Speeding up Mercurial on NFS
mpm at selenic.com
Tue Dec 7 11:25:18 CST 2010
On Tue, 2010-12-07 at 16:34 +0100, Martin Geisler wrote:
> Matt Mackall <mpm at selenic.com> writes:
> > On Mon, 2010-12-06 at 08:23 -0800, mg at lazybytes.net wrote:
> >> Two years ago, someone asked if Git could be made to run faster over
> >> NFS. The result was a patch that made Git use threads to preload data
> >> in parallel. This gave a 5 time speedup:
> >> http://kerneltrap.org/mailarchive/git/2008/11/14/4089834/thread
> >> I have tried to replicate these results with some simple test
> >> programs:
> >> http://bitbucket.org/mg/parallelwalk
> >> The 'walker' program is a single-threaded C-based program that will
> >> walk a directory tree as fast as possible, 'pywalker' is a
> >> Python-based version of it, but with support for multiple threads.
> > Hmm, to the extent that pywalker spends its time waiting in syscalls,
> > it might avoid the GIL.
> Yes, that's the idea: each thread releases the GIL (I checked the Python
> source) when it does os.lstat and lets another thread run Python byte
> code until that thread hits os.lstat.
> >> The results of these tests:
> >> processes threads
> >> 1: 24 sec 24 sec
> >> 2: 24 sec 19 sec
> >> 4: 26 sec 20 sec
> >> 6: 24 sec 19 sec
> >> 8: 23 sec 19 sec
> > What do your C results look like?
> I only have a single threaded C program, and it was about 30% faster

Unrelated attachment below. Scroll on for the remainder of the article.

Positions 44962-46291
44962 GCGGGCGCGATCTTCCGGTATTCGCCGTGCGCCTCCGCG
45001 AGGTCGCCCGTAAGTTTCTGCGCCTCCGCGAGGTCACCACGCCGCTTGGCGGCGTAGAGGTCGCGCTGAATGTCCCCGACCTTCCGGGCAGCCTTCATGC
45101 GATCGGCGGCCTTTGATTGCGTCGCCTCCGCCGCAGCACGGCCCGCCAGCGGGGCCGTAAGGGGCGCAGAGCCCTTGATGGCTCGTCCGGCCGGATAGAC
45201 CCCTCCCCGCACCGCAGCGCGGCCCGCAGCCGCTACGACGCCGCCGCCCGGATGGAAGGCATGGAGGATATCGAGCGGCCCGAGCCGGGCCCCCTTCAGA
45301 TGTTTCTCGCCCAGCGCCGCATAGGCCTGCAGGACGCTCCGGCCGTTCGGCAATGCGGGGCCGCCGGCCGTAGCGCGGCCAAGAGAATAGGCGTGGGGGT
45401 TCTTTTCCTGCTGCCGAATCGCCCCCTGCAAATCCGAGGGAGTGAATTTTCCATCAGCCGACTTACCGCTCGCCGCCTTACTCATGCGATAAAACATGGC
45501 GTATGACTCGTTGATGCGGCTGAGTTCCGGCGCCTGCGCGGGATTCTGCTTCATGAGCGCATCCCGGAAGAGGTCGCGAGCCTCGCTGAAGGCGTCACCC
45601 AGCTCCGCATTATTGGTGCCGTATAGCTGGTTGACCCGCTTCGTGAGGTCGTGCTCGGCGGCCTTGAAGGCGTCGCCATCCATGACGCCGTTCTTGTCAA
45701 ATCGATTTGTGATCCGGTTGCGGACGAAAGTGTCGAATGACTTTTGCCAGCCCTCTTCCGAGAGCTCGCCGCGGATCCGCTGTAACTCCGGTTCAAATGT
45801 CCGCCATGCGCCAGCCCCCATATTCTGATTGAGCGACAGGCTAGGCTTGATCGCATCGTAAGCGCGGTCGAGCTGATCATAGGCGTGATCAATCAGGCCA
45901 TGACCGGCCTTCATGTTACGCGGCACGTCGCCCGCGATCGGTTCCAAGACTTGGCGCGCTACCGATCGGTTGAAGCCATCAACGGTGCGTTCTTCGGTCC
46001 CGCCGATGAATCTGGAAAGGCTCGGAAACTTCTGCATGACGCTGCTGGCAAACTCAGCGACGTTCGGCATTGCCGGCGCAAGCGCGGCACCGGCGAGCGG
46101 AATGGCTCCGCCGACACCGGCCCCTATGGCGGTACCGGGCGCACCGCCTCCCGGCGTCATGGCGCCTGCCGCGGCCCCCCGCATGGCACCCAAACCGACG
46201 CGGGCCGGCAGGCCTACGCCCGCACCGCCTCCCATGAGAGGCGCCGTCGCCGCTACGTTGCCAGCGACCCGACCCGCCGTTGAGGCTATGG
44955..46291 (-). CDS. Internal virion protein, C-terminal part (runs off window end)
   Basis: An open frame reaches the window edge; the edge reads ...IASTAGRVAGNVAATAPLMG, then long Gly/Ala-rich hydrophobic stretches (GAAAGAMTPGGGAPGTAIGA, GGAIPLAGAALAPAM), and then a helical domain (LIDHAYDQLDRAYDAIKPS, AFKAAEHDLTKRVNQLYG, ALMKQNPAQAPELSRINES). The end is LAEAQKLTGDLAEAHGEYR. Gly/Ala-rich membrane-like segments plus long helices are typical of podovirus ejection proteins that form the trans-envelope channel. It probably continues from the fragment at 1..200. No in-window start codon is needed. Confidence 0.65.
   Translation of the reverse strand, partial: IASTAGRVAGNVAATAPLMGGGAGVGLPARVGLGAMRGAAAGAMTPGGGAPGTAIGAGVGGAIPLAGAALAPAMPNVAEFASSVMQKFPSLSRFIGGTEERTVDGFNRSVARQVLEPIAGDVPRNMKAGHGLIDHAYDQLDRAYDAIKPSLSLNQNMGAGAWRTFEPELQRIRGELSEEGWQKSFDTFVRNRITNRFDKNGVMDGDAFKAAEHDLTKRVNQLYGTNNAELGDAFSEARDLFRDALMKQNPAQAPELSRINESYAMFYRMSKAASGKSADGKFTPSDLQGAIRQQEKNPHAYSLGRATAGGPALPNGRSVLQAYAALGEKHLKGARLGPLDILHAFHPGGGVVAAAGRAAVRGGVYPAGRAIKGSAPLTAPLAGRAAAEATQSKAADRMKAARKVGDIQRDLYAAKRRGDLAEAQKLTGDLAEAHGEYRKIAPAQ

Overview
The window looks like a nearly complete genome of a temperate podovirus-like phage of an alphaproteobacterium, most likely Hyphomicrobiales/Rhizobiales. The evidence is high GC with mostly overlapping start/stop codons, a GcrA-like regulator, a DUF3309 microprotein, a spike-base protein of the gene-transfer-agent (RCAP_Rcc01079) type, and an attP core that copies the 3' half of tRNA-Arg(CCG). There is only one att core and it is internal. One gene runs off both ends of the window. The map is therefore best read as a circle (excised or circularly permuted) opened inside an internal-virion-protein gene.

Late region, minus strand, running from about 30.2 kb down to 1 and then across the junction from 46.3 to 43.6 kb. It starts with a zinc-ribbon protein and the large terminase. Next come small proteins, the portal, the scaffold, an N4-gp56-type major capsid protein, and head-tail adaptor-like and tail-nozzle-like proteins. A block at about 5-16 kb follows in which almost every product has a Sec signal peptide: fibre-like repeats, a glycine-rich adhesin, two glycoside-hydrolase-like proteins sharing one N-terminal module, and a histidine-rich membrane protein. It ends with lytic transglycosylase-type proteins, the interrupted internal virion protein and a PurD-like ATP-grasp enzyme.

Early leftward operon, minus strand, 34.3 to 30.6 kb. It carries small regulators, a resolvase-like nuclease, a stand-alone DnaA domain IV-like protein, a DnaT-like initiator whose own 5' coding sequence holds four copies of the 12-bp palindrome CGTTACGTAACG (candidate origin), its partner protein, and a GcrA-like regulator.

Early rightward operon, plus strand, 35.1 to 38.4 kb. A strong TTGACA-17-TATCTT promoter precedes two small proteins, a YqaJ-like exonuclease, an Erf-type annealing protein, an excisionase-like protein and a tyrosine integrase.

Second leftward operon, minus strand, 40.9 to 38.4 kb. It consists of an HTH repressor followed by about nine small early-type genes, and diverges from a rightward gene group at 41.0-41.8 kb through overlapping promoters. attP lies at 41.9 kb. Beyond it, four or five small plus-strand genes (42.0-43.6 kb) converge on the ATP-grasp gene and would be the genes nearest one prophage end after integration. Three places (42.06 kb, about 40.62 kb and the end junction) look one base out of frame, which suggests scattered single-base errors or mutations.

> than the Python program, if I recall correctly. I can test on the office
> machine tomorrow.
> >> This is on a NFS setup where I export a directory and mount it back
> >> on localhost. I add an artificial network delay of 0.2 ms (0.1 ms in
> >> each direction) with
> >> % sudo tc qdisc change dev lo root netem delay 0.1ms
> >> and I empty the disk cache before each run:
> >> % sync; sudo sh -c "echo 3 > /proc/sys/vm/drop_caches"
> > Is this the cache on the client or server?
> Sort of both -- I'm using the same machine as client and server with the
> NFS export mounted back on localhost.
I don't think that's the right test at all.
A cold cache NFS request is going to have a network round trip and a
seek/read, and can't be parallelized: there's only one disk head.
A hot cache NFS request is going to have just a network round trip and
can be parallelized: you can fill the pipe and CPU with them.
A typical NFS server is going to have lots of cache, and that cache is
going to be coherent with what's on the disk and thus won't expire.
If you want to emulate cold cache on the client and hot cache on the
server, it should be sufficient to unmount and remount the loopback.
Mathematics is the supreme nostalgia of our time.
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